No—not an Onion article. A Washington, DC-area plastic surgeon is being hit with patients rendered so self-conscious by their video chatting visages that they're asking for phone-specific facelifts. Technology is great except when it's so, so awful.
Of course it's not fair to blame the tech alone, here—you have to include the horrible vain people (DC has plenty of them!) and this horribly-enabling doctor who seems to think FaceTime Body Dysmorphia is a condition worth treating with surgery. Literally, this man is proud of the fact that he cuts up and reassembles human faces so that they'll look better while video chatting:
"Patients come in with their iPhones and show me how they look on [Apple's video calling application] FaceTime," says Dr. Sigal. "The angle at which the phone is held, with the caller looking downward into the camera, really captures any heaviness, fullness and sagging of the face and neck. People say ‘I never knew I looked like that! I need to do something!' I've started calling it the ‘FaceTime Facelift' effect. And we've developed procedures to specifically address it."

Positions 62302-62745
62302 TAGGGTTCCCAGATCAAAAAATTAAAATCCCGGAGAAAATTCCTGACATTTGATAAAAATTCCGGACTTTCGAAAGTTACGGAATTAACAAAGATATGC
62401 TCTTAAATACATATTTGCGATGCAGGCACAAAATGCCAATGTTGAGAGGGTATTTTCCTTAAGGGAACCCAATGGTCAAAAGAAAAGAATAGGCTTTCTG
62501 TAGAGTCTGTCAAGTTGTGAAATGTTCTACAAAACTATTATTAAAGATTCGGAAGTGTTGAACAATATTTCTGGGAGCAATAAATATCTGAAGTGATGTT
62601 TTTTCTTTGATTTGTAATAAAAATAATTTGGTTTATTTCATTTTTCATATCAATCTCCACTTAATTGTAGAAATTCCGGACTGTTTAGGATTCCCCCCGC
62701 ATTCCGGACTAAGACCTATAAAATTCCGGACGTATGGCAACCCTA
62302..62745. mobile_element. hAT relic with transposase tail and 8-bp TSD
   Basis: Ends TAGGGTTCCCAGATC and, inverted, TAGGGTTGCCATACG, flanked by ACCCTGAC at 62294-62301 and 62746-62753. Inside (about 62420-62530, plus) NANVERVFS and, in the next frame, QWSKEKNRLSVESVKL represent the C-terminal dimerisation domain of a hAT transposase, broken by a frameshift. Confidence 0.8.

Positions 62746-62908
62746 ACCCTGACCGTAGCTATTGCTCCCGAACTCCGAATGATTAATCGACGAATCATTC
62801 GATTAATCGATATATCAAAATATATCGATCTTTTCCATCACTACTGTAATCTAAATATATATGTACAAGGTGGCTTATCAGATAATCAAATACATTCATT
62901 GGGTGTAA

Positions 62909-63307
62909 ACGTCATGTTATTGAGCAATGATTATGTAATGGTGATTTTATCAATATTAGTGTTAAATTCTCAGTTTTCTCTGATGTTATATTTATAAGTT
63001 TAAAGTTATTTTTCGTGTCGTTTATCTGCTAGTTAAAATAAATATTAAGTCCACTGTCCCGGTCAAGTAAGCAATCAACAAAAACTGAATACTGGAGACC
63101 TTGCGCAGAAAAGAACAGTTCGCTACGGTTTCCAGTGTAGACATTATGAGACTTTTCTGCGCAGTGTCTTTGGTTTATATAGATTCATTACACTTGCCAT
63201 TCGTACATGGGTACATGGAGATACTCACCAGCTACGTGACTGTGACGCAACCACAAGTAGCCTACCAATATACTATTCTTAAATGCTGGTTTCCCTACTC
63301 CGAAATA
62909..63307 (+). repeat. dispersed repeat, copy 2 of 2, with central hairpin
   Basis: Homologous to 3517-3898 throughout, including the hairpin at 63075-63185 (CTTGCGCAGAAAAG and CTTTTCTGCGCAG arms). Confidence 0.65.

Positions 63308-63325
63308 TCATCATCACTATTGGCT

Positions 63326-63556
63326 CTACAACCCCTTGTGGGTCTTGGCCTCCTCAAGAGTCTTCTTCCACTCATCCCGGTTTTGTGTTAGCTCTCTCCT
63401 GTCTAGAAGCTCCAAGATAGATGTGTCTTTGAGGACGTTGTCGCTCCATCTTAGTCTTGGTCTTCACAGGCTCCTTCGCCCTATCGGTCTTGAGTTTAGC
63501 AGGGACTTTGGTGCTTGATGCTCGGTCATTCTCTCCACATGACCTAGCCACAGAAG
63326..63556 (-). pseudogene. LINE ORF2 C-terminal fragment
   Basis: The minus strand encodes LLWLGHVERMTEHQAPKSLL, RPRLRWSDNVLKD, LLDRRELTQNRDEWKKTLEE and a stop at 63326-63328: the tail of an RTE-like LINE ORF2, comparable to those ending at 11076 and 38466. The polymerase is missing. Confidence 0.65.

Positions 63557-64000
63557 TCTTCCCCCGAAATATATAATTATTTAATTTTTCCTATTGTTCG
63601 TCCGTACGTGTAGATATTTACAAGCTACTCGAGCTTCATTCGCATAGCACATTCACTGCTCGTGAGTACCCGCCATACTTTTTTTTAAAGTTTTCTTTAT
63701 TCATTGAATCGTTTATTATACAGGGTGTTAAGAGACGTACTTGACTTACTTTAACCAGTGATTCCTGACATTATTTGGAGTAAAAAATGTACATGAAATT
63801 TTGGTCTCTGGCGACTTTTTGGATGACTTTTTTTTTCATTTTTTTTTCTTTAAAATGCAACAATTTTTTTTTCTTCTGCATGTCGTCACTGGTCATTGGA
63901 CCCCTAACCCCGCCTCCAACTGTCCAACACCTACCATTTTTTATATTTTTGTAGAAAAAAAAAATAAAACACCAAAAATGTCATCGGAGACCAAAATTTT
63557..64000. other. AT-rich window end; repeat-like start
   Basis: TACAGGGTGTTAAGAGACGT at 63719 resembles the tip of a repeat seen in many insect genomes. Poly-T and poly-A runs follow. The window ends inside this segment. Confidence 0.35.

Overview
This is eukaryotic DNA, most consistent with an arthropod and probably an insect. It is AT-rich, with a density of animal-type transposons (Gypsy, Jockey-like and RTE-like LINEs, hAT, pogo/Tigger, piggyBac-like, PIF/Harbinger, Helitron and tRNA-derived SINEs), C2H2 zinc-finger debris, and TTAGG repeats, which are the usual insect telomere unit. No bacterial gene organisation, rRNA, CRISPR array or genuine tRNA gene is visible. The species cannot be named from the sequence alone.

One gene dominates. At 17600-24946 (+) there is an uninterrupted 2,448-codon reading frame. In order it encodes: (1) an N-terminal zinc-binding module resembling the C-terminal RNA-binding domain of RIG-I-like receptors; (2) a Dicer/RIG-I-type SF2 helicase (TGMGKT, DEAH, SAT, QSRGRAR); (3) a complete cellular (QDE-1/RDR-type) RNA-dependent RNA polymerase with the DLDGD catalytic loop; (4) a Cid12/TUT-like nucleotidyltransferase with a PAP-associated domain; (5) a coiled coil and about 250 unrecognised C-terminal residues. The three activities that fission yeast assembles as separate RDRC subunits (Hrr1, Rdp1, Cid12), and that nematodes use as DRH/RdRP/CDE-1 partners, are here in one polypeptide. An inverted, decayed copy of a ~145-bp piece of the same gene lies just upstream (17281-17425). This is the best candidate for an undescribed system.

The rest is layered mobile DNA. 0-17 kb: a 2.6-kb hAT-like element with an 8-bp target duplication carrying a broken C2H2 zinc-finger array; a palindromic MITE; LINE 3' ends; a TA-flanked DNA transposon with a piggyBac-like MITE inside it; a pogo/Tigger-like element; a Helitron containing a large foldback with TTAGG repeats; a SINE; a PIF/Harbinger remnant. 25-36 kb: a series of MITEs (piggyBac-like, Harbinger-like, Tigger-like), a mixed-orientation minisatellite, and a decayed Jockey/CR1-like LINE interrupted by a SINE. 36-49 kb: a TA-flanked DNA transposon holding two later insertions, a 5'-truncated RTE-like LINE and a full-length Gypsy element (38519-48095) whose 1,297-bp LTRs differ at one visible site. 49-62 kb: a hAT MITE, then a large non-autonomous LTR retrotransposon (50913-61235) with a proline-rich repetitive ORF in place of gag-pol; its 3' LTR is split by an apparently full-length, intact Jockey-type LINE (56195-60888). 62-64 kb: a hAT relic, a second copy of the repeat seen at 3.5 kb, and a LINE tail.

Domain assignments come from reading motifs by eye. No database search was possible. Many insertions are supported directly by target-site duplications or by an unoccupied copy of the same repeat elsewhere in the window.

Congrats! You're a terrible, predatory physician.
Although his methods are pretty deplorable, Dr. Robert Sigal is certainly noticing something real. Ubiquitous tech provides a mirror that's always on. Whether we're comparing ourselves to that better profile picture from two years ago, comparing ourselves to better looking people on Facebook, looking at our own tired eyes and thinking they look so tired shown to us with subpar webcams in poorly-lit rooms. Letting your computer make you feel self-conscious isn't new nor is it trivial—but surgery is likely the most repugnant solution imaginable. What happens when you start hating the way your voice sounds while FaceTiming? [Austin-Weston Center for Cosmetic Surgery via Kottke]